How will the bill dovetail with what's coming out from the FTC? They are in a comment period now, and they'll come out with a final report soon. Are you working with them?

Speier: First, I want to applaud the action they have taken, but we need to give them authority so they can move forward in a meaningful way in this area. They don't presently have the authority to do what we want them to do.

Part of your bill is giving them that authority?

Speier: Yes.

Did they ask for that?

Speier: No. They realize they need it in order to be effective in this area.

How long do you think it would take to implement what you're asking for in this bill?

Speier: I think the technology is already there. I think it should be as instantaneous as the Egyptian freedom. [laughs]

Within 18 days?

Speier: Yes, within 18 days. [laughing]


What do you think about the "Do Not Track Me Online" bill? Would you sign up for such a database? Do you think the FTC should have the power to set up such a database? Share your thoughts in the comments below.

Mark Glaser is executive editor of MediaShift and Idea Lab. He also writes the bi-weekly OPA Intelligence Report email newsletter for the Online Publishers Association. He lives in San Francisco with his son Julian. You can follow him on Twitter @mediatwit.

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On Facebook and Online, Privacy Is Only an Illusion


As our public selves merge perceptibly with our private selves on social networks, our notions of what constitutes privacy -- arguably even the very definition of privacy -- is undergoing a radical revision.

Mark Zuckerberg audaciously quipped in 2010 that privacy was no longer a social norm. For many of the 600 million-plus users of Facebook, the idea of a "private" profile apparently persists. Yet, there arguably is no such thing.

The Illusion of Privacy

Consider a recent study [PDF file] of online social networks by Northeastern's College of Computer and Information Science.

It started with this premise: Given the known attributes of some fraction of users in an online social network, can we infer the personal details -- geographic location, interests, and schools attended -- of the remaining users?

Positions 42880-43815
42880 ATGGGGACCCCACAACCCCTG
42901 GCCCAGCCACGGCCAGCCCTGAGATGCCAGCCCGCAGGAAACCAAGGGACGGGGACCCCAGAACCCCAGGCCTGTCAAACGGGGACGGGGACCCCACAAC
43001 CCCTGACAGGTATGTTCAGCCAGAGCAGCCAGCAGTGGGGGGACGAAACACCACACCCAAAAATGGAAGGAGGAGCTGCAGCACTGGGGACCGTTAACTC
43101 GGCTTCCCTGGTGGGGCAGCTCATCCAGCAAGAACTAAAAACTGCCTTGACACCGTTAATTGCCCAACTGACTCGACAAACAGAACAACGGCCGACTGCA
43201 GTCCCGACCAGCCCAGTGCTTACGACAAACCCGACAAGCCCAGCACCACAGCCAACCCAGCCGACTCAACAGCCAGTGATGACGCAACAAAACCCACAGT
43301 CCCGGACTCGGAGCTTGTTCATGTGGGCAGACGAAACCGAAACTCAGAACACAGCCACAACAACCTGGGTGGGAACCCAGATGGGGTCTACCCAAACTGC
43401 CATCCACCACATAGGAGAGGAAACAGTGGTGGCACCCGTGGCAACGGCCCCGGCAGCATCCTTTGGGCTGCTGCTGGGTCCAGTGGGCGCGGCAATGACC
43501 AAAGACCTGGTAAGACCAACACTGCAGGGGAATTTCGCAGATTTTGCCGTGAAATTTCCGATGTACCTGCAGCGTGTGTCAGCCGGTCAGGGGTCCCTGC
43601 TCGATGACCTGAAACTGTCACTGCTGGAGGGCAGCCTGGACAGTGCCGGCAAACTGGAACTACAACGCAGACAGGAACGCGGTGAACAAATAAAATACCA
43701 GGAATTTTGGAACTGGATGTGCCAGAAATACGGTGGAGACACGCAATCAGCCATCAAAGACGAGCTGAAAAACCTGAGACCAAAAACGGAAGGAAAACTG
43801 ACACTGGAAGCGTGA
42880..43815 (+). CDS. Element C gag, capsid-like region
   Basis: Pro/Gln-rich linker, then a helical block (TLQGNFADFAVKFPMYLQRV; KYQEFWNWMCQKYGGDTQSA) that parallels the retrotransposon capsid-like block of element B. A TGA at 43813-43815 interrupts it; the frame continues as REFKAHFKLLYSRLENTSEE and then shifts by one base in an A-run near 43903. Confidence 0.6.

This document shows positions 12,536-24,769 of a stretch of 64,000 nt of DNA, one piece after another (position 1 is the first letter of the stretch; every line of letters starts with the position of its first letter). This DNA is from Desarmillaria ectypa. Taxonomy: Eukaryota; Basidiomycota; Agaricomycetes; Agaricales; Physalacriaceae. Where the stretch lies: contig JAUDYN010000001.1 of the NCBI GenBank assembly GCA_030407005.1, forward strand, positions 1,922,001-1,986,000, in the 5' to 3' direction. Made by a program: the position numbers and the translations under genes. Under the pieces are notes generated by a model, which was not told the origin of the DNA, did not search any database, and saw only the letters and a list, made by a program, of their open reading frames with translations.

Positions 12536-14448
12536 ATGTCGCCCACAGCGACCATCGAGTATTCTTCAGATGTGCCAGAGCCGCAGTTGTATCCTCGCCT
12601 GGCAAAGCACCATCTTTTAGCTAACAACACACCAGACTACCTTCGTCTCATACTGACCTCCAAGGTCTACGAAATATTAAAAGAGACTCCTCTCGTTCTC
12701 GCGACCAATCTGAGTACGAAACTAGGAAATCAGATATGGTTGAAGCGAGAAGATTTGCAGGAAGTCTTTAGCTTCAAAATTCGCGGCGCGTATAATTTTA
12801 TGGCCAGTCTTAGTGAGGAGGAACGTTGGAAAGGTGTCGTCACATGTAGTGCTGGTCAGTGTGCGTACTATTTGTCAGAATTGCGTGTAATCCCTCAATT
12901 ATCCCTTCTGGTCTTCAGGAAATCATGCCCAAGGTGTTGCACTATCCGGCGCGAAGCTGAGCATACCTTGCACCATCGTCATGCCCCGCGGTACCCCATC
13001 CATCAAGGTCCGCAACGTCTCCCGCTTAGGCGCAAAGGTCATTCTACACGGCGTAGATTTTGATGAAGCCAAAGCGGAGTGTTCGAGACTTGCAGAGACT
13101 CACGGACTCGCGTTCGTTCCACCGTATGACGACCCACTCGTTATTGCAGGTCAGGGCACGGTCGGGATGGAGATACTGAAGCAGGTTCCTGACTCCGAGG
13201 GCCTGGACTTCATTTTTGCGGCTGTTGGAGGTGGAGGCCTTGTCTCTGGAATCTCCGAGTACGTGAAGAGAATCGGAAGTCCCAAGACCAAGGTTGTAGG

The conclusion was perhaps predictable: Yes.


It was the high degree of accuracy that wasn't. Even when given information on as little as 20% of users, the personal attributes of the remaining users could be determined accurately an astonishing 80% of the time. (One sample graph from the study is at left.)

The study's findings align neatly with the formulation known as homophily and defined as love of the same, a term coined by sociologists more than half a century ago. Put more simply, we are friends with people like us.

And yet this natural grouping into tribes actually inhibits privacy. We can adjust our privacy settings on Facebook, cloaking our friend lists to "friends only" or "friends of friends," yet this is a fool's errand.

"Almost all privacy mechanisms available to users today are based on access control: users can specify which other users are able to view the content or information they upload," the researchers wrote. "Our results show, however, that even information that is not provided by users can sometimes be inferred from the user's location in the network."

In other words, our online networks reflect commonalities easily inferred by even the most basic of algorithms. Just by joining -- often under the illusion of privacy -- we reveal ourselves.

Users' Gift to Advertisers

But few stop there. We share some of the most intimate details of our lives -- romantic entanglements, snapshots of children, education, and work history. We even friend and "like" brands, post news of purchases in our Facebook News Feeds, and berate companies for bad customer service.